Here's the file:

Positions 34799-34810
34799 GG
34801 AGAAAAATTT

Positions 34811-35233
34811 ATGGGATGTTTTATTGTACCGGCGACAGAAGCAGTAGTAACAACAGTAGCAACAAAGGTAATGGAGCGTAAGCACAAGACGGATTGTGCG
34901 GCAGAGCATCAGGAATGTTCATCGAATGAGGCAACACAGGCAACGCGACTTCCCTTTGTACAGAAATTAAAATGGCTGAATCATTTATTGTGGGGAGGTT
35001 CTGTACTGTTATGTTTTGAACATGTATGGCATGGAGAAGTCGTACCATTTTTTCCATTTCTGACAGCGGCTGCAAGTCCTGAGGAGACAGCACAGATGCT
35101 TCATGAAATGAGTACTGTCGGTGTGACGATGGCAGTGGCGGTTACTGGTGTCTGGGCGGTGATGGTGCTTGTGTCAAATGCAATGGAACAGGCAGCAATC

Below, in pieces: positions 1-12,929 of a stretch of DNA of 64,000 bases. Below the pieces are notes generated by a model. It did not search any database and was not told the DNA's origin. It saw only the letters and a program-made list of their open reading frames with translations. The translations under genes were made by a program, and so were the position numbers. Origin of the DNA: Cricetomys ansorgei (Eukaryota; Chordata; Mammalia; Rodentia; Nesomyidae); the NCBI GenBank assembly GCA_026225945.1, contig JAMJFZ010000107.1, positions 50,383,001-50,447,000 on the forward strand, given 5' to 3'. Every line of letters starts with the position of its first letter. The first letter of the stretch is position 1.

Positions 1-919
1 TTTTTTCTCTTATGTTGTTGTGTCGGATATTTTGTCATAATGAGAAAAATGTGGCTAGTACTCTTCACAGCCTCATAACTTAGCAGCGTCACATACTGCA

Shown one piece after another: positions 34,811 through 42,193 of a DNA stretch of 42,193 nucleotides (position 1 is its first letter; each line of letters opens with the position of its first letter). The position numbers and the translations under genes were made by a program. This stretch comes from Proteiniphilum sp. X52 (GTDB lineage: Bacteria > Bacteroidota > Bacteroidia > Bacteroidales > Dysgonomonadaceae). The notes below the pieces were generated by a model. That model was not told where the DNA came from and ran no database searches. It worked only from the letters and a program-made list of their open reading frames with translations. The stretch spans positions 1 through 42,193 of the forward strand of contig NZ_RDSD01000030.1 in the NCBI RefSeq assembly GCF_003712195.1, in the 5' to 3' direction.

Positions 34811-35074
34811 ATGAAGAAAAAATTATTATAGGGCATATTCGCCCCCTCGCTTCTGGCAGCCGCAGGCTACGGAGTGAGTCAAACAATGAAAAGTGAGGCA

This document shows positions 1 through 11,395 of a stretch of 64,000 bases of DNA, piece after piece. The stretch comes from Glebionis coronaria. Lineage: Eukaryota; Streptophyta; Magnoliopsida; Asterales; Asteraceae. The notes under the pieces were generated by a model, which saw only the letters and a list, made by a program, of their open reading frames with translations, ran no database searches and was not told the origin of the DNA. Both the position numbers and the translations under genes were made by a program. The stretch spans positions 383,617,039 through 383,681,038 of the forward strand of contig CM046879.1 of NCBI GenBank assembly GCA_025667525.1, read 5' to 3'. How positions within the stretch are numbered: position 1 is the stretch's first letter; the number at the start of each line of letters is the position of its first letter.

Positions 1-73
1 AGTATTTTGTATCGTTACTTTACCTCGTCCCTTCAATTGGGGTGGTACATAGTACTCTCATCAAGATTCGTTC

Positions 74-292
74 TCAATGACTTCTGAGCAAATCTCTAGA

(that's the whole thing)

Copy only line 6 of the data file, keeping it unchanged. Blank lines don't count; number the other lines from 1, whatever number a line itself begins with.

34901 GCAGAGCATCAGGAATGTTCATCGAATGAGGCAACACAGGCAACGCGACTTCCCTTTGTACAGAAATTAAAATGGCTGAATCATTTATTGTGGGGAGGTT